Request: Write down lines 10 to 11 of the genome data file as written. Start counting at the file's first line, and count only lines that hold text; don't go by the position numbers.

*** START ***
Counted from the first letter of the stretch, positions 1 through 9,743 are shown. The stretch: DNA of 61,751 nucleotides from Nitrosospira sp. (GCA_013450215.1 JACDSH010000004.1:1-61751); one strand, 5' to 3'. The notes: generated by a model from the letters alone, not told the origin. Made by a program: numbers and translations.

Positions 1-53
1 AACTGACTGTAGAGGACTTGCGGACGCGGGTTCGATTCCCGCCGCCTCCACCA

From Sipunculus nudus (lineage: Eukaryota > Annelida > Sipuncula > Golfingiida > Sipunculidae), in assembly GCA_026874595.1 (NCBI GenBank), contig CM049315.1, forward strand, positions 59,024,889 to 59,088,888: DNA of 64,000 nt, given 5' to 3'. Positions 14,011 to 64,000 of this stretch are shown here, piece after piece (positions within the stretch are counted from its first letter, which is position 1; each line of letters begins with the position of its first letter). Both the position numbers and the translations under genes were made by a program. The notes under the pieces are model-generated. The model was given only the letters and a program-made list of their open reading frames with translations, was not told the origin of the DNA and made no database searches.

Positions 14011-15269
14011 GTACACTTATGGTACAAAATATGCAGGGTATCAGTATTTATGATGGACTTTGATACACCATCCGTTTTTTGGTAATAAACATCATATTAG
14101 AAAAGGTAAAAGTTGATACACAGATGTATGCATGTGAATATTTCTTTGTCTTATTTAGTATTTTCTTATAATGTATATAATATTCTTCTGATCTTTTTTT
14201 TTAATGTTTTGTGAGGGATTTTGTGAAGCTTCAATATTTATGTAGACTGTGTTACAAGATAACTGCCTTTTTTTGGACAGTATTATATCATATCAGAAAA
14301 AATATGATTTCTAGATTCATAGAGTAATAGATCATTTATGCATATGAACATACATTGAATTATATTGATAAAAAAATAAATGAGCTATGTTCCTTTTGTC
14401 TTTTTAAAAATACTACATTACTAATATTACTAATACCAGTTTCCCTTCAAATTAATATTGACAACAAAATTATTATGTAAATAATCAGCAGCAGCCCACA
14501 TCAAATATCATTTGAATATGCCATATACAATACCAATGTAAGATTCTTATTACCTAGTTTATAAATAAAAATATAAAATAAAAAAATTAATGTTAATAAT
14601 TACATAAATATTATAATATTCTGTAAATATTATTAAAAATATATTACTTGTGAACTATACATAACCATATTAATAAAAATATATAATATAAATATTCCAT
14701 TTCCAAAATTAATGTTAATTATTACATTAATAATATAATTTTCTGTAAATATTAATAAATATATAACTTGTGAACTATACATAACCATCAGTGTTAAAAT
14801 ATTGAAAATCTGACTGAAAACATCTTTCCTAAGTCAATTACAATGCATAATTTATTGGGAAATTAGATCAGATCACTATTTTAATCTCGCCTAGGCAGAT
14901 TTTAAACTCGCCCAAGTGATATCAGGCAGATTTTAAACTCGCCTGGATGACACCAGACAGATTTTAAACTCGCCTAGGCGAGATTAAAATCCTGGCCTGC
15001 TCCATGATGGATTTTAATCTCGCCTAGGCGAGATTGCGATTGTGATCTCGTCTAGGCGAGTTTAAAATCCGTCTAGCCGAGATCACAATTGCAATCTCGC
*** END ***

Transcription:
14401 TTTTTAAAAATACTACATTACTAATATTACTAATACCAGTTTCCCTTCAAATTAATATTGACAACAAAATTATTATGTAAATAATCAGCAGCAGCCCACA
14501 TCAAATATCATTTGAATATGCCATATACAATACCAATGTAAGATTCTTATTACCTAGTTTATAAATAAAAATATAAAATAAAAAAATTAATGTTAATAAT